Of all the things that the press obscures in the gathering and reporting of news, this career self-interest bothers me most. Many, if not most, of the reporting staff at any local news operation don’t really want to be there. Each TV station is viewed as a stepping-stone to a bigger market, and so many enter through the front door with one foot already out the back. Their work in the smaller market includes the strong motivation to do highly flamboyant pieces for their résumé tape that will quickly grab the attention of a “more important” news director elsewhere. It is why the farm system for local TV news is corrupt. The business is almost entirely self-centered and self-driven.

    Where else can we see the spiralists at work? If we take a ‘spiralist’ to be a new entrant to an organisation who has immediate and practical designs on moving upwards and/or outwards – as opposed to merely harbouring future ambitions, without formulating plans about how to achieve them through immediate action – it looks as if the spiralists are everywhere under present circumstances.

  • Mark 5:38 pm on August 15, 2017 Permalink | Reply
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    From a cult of youth to a cult of age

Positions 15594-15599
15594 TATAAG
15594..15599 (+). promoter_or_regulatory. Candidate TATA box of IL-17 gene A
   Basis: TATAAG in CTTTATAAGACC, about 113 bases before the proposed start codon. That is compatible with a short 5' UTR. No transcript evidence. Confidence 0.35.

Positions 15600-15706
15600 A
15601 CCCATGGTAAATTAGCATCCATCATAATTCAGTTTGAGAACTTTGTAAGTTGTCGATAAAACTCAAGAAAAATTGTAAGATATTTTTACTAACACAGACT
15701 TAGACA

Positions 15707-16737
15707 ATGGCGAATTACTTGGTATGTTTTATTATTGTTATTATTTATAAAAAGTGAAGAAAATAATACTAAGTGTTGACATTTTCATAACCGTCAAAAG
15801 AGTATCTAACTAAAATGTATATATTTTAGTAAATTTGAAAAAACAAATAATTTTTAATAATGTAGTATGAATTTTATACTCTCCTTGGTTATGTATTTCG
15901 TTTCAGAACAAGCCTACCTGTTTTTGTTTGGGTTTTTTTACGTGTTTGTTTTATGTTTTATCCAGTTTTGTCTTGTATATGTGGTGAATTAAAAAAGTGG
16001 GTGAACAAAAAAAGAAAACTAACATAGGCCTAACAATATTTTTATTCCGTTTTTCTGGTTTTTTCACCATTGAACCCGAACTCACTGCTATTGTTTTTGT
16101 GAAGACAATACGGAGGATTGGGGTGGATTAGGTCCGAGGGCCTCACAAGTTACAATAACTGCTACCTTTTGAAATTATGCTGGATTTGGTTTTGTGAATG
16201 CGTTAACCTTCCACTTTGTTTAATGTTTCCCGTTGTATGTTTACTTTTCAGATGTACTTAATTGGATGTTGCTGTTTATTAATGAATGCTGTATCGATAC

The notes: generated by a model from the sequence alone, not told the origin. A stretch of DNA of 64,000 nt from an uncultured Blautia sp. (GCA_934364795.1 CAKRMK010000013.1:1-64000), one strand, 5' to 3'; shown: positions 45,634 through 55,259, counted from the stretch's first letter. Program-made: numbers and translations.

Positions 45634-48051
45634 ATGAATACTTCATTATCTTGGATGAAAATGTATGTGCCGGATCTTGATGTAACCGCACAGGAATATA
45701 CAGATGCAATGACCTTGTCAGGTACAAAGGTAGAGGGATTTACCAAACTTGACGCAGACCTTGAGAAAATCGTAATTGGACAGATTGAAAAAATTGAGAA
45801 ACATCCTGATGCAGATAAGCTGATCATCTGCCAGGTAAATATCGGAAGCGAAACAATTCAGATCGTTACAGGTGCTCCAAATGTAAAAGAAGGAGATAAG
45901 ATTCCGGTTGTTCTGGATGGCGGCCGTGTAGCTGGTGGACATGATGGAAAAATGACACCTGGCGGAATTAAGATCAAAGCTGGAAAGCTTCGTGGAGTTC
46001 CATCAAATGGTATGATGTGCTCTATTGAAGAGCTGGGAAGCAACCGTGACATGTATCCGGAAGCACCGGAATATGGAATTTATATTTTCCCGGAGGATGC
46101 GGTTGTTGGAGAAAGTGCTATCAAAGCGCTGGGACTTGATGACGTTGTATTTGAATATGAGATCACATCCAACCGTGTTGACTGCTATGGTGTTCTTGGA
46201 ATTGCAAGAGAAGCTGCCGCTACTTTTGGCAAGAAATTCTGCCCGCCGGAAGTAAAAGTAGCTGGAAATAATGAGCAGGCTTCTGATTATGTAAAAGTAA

In his memoir Hinterland, the former Labour Minister and acclaimed diarist Chris Mullin reflects on the cult of youth in British politics. This was manifested in the bright young things, lacking experience outside of politics and with little non-instrumental participation within it, coming to dominate the parties. But it was most striking in the leadership itself, with all three main party leaders in the 2010 general election having been elected to that post within five years of entering Parliament.

    Fast forward to 2017. The position of 68 year old Jeremy Corbyn as Labour leader is unassailable. 74 year old Vince Cable was elected unopposed, with competitors having been vanquished within a weakened party. Many see 68 year old David Davis as the most likely successor to Theresa May once she is inevitably disposed as Conservative leader. We can see a similar trend in US where the 71 year old Donald Trump will possibly face the 75 year old Bernie Sanders in the next election.

    What is going on here? It’s possible to read too much into the contingent outgrowths of messy intra-party processes. But there is prima facie evidence that a cult of youth is rapidly being replaced by a cult of age, at least as far as Anglo-American political leadership is concerned.

  • Mark 11:41 am on August 15, 2017 Permalink | Reply
    Tags: , casual powers, , , , , , ,   

    Critical Realism and Object-Orientated Philosophy on the Status of Objects 

    One of the key points of disagreement between Object-Orientated Philosophy (OOP) and Critical Realism (CR) rests on the epistemic status of the object. While OOP and CR are in agreement that, as Harman puts it on pg 2-3 of his Immaterialism, objects should be treated as a “surplus exceeding its relations, quality, and actions”, CR takes a more optimistic view of the epistemological challenge posed by this surplus.